The Good: Very funny, Moments of acting
The Bad: Characters follow very predictable arcs, Jokes are better than the whole.
The Basics: Hall Pass has charm and is funny, but many of the jokes work as well independent of the movie, which strains very hard to keep itself together and be fresh.
March is finally here and with it comes movies that might not necessarily suck. I say that as I sit to review Hall Pass, which my wife and I took in last night because it was the final big film of the February Doldrums and it did not, rather nicely, suck. February tends to be a dumping ground for terrible movies, but Hall Pass actually amuses more than it disappoints, which is probably why it is doing so well with critics and moviegoers. But while I am able to recommend Hall Pass, it is tough to do so when March's early blockbusters are right around the corner. Hall Pass is a fun flick, but it's not one that truly uses the canvass of the big screen especially well.
Hall Pass is exactly what it appears to be; a "guys night out" comedy flick which, ironically, my wife laughed at more than the five frat boys with whom we shared the theaters. The humor is generally relationship and gross-out humor, as one might expect from Peter and Bobby Farrelly and their writing partners for the film, Pete Jones and Kevin Barnett. The film is a big step up from last year's Hot Tub Time Machine (reviewed here!) which fills the same essential niche and was released around the same time. But for those who are looking to go out to the movies to see something essential on the big screen, it is easy to pass Hall Pass by. This probably could have been a straight-to-DVD release and not lost any real effect.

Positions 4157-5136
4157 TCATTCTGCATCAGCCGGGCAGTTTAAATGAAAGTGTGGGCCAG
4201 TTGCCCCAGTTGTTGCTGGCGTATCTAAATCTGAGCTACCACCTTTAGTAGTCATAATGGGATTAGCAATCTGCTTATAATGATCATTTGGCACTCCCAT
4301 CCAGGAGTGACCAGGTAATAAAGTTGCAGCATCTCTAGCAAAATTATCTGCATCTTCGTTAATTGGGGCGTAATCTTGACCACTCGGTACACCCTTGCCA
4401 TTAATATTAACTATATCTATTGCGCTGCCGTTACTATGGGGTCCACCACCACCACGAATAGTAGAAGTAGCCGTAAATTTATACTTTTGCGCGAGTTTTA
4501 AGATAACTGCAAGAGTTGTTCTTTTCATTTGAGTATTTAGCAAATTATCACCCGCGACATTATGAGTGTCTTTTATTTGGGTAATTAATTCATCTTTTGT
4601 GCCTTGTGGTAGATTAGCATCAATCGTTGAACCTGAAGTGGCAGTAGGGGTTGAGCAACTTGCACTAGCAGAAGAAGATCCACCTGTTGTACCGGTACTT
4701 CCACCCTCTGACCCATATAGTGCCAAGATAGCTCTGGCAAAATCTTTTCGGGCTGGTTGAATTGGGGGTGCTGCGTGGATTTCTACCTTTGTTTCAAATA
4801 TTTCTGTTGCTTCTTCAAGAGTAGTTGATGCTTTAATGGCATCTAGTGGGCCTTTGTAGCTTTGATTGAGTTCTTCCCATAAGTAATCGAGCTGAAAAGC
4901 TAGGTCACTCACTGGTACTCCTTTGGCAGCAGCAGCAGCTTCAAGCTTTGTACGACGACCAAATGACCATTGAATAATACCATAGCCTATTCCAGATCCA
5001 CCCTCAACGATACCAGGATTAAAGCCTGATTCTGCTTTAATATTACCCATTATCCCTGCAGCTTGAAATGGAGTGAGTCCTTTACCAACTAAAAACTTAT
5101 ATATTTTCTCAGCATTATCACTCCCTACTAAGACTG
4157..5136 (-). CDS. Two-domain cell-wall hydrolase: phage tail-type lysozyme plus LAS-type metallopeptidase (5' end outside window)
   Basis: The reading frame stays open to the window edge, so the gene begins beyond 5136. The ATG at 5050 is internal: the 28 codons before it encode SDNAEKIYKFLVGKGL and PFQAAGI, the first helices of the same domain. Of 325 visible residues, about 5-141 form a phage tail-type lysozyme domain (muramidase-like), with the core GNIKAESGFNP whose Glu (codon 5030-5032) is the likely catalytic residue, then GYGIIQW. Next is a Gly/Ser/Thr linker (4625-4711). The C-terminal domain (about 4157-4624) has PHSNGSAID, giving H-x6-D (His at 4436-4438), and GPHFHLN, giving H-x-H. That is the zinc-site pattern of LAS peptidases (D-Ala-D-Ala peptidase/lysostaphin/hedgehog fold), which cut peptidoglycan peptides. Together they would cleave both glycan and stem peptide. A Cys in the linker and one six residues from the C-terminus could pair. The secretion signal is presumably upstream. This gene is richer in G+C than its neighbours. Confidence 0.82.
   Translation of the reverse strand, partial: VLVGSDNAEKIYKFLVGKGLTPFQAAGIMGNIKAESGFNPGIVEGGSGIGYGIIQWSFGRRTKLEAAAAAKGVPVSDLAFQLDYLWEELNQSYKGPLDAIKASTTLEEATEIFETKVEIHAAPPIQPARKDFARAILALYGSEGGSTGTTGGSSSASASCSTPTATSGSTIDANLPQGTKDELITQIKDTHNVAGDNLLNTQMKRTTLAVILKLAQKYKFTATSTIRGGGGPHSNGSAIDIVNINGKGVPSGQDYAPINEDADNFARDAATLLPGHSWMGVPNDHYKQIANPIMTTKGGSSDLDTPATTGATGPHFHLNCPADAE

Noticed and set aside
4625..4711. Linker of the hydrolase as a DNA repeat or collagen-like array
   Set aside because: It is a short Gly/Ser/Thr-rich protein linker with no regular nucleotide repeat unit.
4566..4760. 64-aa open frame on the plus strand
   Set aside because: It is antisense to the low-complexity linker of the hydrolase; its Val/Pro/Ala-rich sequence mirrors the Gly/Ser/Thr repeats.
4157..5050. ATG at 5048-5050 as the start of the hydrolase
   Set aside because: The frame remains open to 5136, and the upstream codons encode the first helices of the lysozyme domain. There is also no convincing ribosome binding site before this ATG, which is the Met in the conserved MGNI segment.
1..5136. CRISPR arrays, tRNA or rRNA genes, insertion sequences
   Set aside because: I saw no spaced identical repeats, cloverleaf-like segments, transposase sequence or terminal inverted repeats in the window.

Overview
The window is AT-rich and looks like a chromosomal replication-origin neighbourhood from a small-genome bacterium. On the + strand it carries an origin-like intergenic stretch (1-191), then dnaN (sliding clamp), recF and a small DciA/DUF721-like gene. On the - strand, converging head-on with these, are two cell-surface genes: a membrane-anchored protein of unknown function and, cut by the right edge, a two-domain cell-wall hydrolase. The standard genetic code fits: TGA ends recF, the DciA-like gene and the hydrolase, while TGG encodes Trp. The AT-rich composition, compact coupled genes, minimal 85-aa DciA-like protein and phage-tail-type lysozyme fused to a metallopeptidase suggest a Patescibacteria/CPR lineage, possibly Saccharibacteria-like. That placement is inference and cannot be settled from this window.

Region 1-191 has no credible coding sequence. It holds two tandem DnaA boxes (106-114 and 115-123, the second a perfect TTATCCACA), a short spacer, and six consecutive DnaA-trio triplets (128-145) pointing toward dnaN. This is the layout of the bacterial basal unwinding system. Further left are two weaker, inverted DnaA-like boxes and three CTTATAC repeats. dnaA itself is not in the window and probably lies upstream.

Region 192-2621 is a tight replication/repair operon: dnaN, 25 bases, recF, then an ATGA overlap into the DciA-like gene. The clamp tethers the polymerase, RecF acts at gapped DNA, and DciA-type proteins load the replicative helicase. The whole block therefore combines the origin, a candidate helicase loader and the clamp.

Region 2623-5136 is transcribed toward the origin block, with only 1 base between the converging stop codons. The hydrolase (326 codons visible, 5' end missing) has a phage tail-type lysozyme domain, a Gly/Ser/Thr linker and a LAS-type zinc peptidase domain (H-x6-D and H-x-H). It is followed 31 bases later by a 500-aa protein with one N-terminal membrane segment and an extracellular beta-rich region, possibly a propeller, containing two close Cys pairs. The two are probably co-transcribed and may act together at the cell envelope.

Rick and Fred are best friends living in suburbia as a realtor and insurance agent, both married to great women who don't understand quite why their eyes stray, even if they never cheat. Inspired by a doctor friend of theirs, Maggie and Grace consider giving their men a "hall pass," a week off from marriage. The idea is that because they married young, they didn't have the chance to "sow their wild oats" or they have forgotten the pain and rejection of dating their marriages saved them from. So when the guys are touring a rich associate's house and end up on camera insulting the daylights out of all their comrades, the Maggie lets Rick out of their marriage for a week. Shortly thereafter, after an embarrassing incident with the police and his car, Fred gets a hall pass from Grace as well.
With Maggie and Grace out at Cape Cod for a week, Rick and Fred begin to check out the social scene. The early days of their hall pass are spent dining well and falling asleep, getting wasted on pot brownies and getting rejected. But as the week comes to a close - and the women find temptation in the form of a traveling baseball team on the Cape - Rick makes a move on Leigh, the barista at a local coffee shop and Fred falls into an initially appealing situation which takes a bizarre turn.